CITY chiefs may put back the litter bins that were removed after people used them to dump their household rubbish.
It comes after councillors branded the removal policy "crazy" and "nonsensical".
Nearly 200 litter bins have been taken off streets around the capital since 2011.
The dumping of household waste was cited one of the reasons for the strategy.
However, following a strong reaction from councillors, Dublin City Council expressed a willingness to replace them.
Some 58 have been removed this year so far, with another 140 being done away with in 2011.
Seven bins have been removed from the Nutley Lane and Nutley Park area in Dublin 4, beside the RTE campus, in the past few weeks.
The council says it recognises the need for the "targeted placement" of bins to combat littering.
In total, 5,000 bins have been installed throughout the city.
However, the service is under review to "achieve efficiencies due to budgetary constraints and also to address emerging issues", city official Sean Purcell stated in a report.
So far, two issues have been identified. Mr Purcell said: "One was the under use of bins in residential areas. Under use of bins indicates a lack of need for the bin. The servicing of under-used bins in residential areas is considered an inefficient use of scarce resources."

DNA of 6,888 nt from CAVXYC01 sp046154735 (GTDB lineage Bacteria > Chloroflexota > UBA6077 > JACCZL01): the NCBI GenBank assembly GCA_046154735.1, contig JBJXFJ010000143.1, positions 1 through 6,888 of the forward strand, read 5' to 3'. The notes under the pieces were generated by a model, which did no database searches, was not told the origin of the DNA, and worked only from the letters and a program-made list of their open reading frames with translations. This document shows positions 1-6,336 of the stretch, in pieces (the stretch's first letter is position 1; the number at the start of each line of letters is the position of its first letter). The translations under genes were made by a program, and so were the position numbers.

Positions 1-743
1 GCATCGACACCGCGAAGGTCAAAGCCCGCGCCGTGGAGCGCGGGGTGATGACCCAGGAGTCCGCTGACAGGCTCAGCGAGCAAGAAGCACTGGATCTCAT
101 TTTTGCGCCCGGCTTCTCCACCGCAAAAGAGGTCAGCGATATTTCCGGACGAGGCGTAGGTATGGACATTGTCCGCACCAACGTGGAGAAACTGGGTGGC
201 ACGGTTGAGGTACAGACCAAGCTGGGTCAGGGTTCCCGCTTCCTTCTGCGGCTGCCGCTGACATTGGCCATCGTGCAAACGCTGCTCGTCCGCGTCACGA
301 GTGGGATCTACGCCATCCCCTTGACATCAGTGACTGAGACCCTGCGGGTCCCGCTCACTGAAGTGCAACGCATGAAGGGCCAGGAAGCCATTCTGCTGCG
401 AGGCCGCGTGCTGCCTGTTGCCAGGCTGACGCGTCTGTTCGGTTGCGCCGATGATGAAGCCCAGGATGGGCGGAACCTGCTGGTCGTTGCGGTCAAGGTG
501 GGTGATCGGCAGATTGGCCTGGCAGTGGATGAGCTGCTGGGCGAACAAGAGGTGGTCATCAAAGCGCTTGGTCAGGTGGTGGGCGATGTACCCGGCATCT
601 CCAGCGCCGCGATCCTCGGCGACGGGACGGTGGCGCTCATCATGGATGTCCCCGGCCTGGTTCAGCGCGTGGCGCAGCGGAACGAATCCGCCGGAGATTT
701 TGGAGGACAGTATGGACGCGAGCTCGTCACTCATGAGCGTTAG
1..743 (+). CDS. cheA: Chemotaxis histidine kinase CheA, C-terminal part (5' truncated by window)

Another problem was the "abuse" of bins, which are being used as dumping grounds for household waste by residents "in an attempt to avoid the payment of waste charges".
Mr Purcell added: "It is an offence under the Litter Pollution Acts to place waste into or near a litter receptacle."
Labour councillor Dermot Lacey had said: "Getting rid of them is crazy. It's one of the things that is really annoying councillors. If we want to have a clean city, we have to have bins. It's a nonsensical policy."